Four conservative senators say no - for now - to Republican group's Obamacare revamp

Cheryl Sanders
June 23, 2017

Sen. Rand Paul (R-Ky.) said Thursday the Senate Republican health care bill sounds like "ObamaCare-plus" due to the increase in spending and subsidies.

Democrats in the Senate are unified and determined to defend the the Affordable Care Act, criticizing Republicans for putting the bill behind closed doors without a single public hearing or bill-drafting session.

On Thursday, Senate Republicans revealed a draft of a measure that would get rid of the legal requirement that most Americans have health coverage and offer federal tax credits to aid Americans in paying for health insurance. Both the House and Senate bill would immediately cut off Planned Parenthood for at least one year.

The Republican congressman who was formerly president of the Arizona Senate says the American people demanded a full repeal and the proposal released by the U.S. Senate on Thursday doesn't fulfill that promise.

Four Republican senators, Rand Paul of Kentucky, Ted Cruz of Texas, Ron Johnson of Wisconsin and Mike Lee of Utah, already said they can not support the bill as it's now written. Starting in 2020, the Senate version would begin shifting increasing amounts of tax credits away from higher earners, making more funds available to lower-income recipients, some officials said. "It's about the character of our country - who we are, and who we aspire to be", Obama said.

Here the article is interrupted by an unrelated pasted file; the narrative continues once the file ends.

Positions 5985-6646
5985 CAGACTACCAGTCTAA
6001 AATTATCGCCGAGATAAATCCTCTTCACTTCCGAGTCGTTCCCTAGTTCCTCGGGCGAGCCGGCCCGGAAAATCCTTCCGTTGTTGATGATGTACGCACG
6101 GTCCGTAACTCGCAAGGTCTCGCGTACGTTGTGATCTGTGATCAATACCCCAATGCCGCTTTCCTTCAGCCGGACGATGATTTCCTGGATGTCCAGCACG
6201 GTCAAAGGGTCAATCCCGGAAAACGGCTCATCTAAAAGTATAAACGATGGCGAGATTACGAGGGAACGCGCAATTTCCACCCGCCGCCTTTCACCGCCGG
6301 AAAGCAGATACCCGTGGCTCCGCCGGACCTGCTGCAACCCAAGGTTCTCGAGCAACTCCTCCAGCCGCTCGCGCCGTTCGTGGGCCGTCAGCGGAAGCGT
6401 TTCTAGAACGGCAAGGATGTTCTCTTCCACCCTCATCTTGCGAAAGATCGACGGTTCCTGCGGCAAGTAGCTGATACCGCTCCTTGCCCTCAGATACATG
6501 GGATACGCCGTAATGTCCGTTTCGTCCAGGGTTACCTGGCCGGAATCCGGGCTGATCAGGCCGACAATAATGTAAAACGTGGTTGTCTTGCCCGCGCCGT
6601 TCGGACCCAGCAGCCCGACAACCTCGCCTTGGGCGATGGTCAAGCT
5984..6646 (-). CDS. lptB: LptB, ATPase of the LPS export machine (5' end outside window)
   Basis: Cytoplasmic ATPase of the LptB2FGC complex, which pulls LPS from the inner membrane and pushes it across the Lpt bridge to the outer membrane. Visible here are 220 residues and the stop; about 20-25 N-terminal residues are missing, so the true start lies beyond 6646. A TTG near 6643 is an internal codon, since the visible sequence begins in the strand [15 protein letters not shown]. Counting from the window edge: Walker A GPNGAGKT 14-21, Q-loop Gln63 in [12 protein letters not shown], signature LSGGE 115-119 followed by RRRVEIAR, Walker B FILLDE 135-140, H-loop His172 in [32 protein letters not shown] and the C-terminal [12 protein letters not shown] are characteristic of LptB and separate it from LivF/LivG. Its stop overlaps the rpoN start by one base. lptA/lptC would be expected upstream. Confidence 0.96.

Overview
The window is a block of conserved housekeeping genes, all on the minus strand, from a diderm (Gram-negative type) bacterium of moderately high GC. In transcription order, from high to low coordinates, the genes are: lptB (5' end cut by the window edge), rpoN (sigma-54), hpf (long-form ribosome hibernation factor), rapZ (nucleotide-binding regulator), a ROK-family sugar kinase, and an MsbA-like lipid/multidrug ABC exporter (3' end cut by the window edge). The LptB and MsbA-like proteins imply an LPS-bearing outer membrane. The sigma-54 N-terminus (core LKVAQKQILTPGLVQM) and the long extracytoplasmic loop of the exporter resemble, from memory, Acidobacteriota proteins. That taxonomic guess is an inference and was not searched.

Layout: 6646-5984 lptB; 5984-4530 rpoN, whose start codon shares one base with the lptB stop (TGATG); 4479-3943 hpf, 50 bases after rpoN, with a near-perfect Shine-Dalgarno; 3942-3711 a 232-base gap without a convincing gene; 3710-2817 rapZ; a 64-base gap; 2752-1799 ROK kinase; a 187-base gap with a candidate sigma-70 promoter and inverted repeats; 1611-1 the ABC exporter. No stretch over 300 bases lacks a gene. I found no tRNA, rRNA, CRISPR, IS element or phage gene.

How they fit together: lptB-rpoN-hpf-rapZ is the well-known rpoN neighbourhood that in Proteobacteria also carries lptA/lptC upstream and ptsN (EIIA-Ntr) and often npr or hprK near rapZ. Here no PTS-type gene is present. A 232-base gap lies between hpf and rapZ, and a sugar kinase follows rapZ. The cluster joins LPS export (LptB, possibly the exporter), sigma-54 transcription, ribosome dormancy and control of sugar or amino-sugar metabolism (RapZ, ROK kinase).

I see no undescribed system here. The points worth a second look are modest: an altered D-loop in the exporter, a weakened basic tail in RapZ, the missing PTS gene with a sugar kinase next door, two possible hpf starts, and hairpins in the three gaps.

In reviewing the bill, Sullivan, a Republican, said he will look at whether Alaska-specific issues are addressed.

And Obama called on Americans to lobby their senators, in order to slow down the Republican bill's consideration and pressure GOP lawmakers into negotiating with Democrats on the proposal. The bill repeals the Obamacare individual mandate, cuts back support for Medicaid and eliminates Obamacare taxes on wealthy Americans and insurers. "The Senate Republican health care bill is a wolf in sheep's clothing, only this wolf has even sharper teeth that the House bill".

The nonpartisan Congressional Budget Office has found that the House bill would leave 23 million more people without health care in a decade.

Several medical groups were quick to denounce the newly unveiled Senate bill. "It will vary a lot based on a person's age, income, and where they live".

"Lower premiums and I will happily be part of it", Cruz said.

-Repeal a tax penalty on larger employers not providing health insurance to workers, saving them $171 billion over the next decade.

Note: This will be updated as we make our way through the text of the bill.

The Congressional Budget Office projected the House health-care plan would cost SC $2 billion over the next 10 years, Berkowitz said, estimating the Senate plan could cost even more.

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